|That Kind of Woman|
|Directed by||Sidney Lumet|
|Produced by||Marcello Girosi|
|Screenplay by||Walter Bernstein|
|Based on||"Layover in El Paso"|
by Robert Lowry
|Music by||Daniele Amfitheatrof|
|Edited by||Howard A. Smith|
|Distributed by||Paramount Pictures|
|Box office||$1 million (est. US/Canada rentals)|
That Kind of Woman is a 1959 American drama film directed by Sidney Lumet, who was nominated for the Golden Bear at the 9th Berlin International Film Festival. It stars Sophia Loren and Tab Hunter. The screenplay by Walter Bernstein, based on a short story by Robert Lowry ("Layover in El Paso"), is highly reminiscent of the 1938 film The Shopworn Angel.
The film is set in New York City in June 1944, during World War II. Kay is a sophisticated Italian woman, the mistress of a Manhattan millionaire industrialist known simply as The Man, who uses her to help him influence his contacts at The Pentagon. While en route from Miami to New York City by train, she and her friend Jane meet a considerably younger American paratrooper named Red and his sergeant George Kelly, and Kay and Red fall into a romantic relationship. Eventually the woman finds herself torn between her upscale life in a Sutton Place apartment and the prospect of true love with the GI.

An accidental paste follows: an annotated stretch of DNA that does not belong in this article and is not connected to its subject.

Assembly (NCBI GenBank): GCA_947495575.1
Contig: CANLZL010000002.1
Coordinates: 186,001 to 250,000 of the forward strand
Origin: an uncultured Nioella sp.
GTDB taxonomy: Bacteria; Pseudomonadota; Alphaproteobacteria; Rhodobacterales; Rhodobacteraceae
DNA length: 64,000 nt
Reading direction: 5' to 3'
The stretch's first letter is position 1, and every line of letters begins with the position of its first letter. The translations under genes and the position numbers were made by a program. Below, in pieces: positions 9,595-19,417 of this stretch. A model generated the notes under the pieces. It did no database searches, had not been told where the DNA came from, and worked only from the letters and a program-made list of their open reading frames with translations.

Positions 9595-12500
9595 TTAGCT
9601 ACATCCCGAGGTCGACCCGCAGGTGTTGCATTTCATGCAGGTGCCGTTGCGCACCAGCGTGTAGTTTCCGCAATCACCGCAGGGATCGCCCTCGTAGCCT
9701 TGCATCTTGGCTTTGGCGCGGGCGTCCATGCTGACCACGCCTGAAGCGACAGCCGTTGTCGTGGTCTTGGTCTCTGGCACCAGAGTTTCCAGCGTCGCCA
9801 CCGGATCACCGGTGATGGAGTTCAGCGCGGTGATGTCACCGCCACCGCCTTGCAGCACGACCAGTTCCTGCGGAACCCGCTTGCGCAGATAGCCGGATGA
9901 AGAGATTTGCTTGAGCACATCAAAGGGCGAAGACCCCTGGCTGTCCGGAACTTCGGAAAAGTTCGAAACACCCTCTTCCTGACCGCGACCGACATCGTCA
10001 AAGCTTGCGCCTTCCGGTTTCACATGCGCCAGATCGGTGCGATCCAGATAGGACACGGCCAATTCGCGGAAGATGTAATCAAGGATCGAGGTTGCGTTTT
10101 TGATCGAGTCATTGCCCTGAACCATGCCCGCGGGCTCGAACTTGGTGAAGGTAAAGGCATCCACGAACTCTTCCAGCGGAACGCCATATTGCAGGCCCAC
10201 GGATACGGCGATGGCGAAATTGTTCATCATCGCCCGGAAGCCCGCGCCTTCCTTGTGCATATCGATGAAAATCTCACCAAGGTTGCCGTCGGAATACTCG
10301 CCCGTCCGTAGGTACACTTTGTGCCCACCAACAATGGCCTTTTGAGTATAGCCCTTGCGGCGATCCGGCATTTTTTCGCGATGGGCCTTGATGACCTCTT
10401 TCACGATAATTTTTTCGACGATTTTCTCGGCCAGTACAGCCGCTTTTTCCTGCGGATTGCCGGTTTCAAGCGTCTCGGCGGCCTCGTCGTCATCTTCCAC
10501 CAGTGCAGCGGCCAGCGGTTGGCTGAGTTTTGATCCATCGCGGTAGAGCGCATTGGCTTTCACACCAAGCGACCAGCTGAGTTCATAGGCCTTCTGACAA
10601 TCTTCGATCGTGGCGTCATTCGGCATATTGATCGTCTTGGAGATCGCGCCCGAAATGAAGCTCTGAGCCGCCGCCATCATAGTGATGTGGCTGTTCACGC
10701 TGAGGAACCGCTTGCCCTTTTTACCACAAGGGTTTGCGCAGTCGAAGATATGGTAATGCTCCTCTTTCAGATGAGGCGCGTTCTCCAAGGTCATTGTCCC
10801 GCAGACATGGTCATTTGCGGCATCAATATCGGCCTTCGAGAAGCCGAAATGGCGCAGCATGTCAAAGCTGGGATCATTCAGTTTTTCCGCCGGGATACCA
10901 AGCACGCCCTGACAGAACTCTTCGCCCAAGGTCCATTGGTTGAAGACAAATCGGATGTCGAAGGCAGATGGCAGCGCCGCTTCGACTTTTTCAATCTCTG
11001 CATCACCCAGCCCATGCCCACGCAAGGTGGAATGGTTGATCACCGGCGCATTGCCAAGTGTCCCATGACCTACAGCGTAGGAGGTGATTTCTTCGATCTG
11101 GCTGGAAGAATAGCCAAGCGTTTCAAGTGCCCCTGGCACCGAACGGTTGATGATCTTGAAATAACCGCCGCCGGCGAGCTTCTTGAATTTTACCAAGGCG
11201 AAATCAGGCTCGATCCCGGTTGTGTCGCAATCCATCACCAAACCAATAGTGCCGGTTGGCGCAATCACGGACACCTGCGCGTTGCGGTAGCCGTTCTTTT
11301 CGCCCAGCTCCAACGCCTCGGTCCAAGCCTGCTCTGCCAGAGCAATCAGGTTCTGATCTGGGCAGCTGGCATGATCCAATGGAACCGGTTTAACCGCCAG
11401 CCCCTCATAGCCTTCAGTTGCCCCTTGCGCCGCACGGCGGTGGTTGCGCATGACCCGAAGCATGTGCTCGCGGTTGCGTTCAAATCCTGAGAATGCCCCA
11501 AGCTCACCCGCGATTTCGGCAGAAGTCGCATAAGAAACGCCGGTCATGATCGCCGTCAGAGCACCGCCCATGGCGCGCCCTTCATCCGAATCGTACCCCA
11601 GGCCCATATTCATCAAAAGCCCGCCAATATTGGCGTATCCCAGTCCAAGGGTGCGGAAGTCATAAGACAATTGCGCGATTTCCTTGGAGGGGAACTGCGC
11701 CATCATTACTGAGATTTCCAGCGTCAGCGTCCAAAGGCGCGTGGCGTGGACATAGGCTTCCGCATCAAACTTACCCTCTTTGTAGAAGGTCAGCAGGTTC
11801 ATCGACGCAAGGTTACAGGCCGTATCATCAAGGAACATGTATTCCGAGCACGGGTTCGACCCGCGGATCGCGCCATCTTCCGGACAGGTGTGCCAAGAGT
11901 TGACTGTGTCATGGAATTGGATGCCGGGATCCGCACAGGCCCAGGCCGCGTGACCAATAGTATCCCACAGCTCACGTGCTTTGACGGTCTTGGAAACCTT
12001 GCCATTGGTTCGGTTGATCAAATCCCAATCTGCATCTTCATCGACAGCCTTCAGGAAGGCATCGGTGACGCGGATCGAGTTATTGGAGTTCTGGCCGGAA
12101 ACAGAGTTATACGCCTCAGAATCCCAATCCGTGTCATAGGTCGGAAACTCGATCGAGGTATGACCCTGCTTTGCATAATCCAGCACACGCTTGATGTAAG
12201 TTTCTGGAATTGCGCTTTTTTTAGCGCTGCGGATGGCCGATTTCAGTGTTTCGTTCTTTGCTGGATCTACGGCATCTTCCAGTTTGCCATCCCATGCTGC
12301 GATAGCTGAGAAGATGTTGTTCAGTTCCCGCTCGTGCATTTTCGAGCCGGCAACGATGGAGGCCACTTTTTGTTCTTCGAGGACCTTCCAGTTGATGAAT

In his review in The New York Times, Bosley Crowther stated, "Walter Bernstein's screen play is a breezy, banal and bumptious thing, and Sidney Lumet has directed it with so many close-ups that it looks like a travesty of a 'silent' style."